People incarcerated as juveniles may have worse physical and mental health as adults than youths who did not spend time in detention centers or correctional facilities, according to a new study.
"A lot of people think there are potentially harmful effects of being in the justice system, but the long-term effects really haven't been quantified," said lead author Dr. Elizabeth Barnert, of the David Geffen School of Medicine at the University of California, Los Angeles.
The magnitude of the increased health risks was tied to the time people spent incarcerated, researchers found.
About 1.3 million children under age 18 years are arrested each year, write the researchers in Pediatrics. Of those, 46 percent require some type of immediate medical attention. Additionally 70 percent of incarcerated children have at least one psychiatric disorder.
For the new study, the researchers analyzed data collected from 14,344 participants in the National Longitudinal Study of Adolescent to Adult Health. The researchers aimed to see if their duration of incarceration was linked to general health, functional limitations, depressive symptoms and suicidal thoughts as adults.
Overall, 14 percent reported being incarcerated as children. About half were incarcerated for less than a month, about one-third were incarcerated for one to 12 months and about 15 percent were incarcerated for more than a year.
Compared to participants who were never incarcerated, those who were in the juvenile justice system for less than a month were 41 percent more likely to have symptoms of depression as adults.
Being incarcerated for one to 12 months was tied to a 48 percent increased risk of worse general health as an adult than those who weren't involved with the juvenile justice system.
Compared to those not incarcerated, those in the system for more than a year were nearly three times more likely to have functional limitation, over four times more likely to have symptoms of depression and over two times more likely to have suicidal thoughts as adults.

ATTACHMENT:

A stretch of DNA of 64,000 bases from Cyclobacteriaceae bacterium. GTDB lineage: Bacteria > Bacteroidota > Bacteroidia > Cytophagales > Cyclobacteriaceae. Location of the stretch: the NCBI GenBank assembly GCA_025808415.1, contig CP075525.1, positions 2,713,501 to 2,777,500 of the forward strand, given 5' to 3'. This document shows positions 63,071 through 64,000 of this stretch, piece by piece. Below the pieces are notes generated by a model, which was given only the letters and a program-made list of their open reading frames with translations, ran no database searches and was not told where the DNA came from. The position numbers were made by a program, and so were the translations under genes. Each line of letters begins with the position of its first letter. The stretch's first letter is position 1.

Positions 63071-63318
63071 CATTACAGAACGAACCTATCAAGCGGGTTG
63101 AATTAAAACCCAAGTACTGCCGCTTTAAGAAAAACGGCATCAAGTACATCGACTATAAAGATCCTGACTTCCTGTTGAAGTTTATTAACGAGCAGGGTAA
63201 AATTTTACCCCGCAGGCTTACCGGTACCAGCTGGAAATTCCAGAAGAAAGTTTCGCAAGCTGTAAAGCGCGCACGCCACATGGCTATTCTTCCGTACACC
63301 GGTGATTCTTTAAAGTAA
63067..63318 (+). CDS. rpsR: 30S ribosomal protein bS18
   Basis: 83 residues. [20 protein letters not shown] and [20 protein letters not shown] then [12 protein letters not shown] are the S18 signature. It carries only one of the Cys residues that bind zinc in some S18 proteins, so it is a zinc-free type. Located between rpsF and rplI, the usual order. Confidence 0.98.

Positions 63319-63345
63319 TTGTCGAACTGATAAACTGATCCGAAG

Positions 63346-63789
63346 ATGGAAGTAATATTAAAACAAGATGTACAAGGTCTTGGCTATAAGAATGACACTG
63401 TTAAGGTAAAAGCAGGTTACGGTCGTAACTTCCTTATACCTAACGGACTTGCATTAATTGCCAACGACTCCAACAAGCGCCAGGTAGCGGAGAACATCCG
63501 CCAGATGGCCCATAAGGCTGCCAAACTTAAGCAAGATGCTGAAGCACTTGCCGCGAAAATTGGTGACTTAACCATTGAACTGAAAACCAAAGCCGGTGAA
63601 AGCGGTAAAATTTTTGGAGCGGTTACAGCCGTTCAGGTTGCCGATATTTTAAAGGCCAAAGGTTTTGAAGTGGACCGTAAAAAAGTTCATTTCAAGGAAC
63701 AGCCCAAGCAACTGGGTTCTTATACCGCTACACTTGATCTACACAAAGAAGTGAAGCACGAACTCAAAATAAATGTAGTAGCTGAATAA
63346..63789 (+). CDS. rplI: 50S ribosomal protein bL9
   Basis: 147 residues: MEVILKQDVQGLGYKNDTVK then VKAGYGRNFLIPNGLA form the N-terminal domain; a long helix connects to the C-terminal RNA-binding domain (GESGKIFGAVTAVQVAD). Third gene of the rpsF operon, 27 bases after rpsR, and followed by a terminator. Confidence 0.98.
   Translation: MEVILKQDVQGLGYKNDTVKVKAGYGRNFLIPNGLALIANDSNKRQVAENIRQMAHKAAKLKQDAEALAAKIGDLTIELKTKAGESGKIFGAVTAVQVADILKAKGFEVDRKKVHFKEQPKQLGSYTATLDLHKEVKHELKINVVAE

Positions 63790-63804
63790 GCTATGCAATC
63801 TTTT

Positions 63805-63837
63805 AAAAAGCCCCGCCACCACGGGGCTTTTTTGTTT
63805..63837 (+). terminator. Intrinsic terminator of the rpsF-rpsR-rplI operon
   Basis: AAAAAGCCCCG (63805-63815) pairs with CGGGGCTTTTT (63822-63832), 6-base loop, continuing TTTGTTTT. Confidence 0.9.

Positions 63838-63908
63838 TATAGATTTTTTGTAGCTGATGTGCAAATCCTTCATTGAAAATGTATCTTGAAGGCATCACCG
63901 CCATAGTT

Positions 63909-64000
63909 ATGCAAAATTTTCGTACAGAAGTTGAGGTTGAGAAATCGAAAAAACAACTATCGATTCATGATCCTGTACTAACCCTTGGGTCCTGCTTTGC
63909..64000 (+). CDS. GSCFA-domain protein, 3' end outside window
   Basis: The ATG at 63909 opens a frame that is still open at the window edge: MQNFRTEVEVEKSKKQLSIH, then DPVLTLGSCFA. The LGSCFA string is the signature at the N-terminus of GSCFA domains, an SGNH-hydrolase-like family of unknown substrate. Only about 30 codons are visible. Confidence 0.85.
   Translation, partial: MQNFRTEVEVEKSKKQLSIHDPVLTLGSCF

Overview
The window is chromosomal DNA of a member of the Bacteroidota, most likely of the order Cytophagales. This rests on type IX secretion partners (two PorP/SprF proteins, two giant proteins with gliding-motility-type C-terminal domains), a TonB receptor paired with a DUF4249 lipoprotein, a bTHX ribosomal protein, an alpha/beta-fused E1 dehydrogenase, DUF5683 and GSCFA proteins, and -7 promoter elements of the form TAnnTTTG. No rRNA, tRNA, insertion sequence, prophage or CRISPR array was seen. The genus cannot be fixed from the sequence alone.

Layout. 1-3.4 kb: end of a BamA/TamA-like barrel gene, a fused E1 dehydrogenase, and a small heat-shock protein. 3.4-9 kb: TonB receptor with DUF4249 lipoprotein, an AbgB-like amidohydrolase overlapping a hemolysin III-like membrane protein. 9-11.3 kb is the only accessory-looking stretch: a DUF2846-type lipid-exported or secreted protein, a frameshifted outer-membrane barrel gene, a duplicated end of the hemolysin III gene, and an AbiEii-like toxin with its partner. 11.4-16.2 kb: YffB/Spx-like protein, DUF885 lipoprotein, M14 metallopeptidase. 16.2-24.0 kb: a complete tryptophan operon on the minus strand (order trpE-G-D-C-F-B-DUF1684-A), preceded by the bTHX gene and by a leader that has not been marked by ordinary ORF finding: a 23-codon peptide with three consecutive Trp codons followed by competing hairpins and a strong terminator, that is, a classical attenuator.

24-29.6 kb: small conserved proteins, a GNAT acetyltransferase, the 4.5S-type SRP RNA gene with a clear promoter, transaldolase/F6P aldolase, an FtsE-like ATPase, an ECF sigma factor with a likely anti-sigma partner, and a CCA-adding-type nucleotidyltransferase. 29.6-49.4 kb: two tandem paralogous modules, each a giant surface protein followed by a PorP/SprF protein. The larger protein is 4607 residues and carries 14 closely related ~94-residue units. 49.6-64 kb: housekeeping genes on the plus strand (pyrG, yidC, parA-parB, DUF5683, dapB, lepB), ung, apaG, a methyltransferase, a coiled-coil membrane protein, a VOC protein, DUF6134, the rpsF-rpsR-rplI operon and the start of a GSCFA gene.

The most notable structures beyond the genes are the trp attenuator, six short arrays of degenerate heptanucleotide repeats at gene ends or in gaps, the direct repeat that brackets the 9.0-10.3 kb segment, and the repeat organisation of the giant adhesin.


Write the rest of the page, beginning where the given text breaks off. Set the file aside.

Similarly, a second study published in the same journal found factors that put people at risk for HIV and AIDS were more common among adults who spent time in the juvenile justice system than the general population.
Like the general population, Karen Abram and colleagues at the Northwestern University Feinberg School of Medicine in Chicago write that the prevalence of those risk factors declined over time.
"Like most things in life, the experiences they have as a young person seem to carry over into their adult years," said Ralph DiClemente, of Emory University's Rollins School of Public Health in Atlanta.
DiClemente, who co-authored an editorial accompanying the new studies, told Reuters Health that juvenile detention can be very traumatic even though children are typically not incarcerated for years at a time.
For example, he said, children may not have a lot of worldly experiences and may have never left their communities, but they're being put into a facility with a lot of other people.
"They're fearful and traumatized from being away," he said.
Instead of incarceration, DiClemente said one possible alternative is diversion programs like community service or treatment. Also, introducing programs to promote healthy behaviors and decrease risk are important.
While implementing programs cost money, he said prevention and risk reduction programs may pay off later when people are not needing to be treated for more severe health conditions.
"It becomes an issue of do you pay me now or pay me later," DiClemente said.
Barnert told Reuters Health that juvenile incarceration should be seen as a factor that influences future health.
Some states have age limits that dictate how old a person has to be before they're involved with the justice system, she said. Incarceration is something that should be discussed in doctors' offices, but there are obstacles.
"It's not something professional associations as a whole are addressing well or individual clinicians feel comfortable discussing," she said.
Barnert said future research should trace people's pathways once they leave the juvenile justice system to pinpoint where health becomes worse.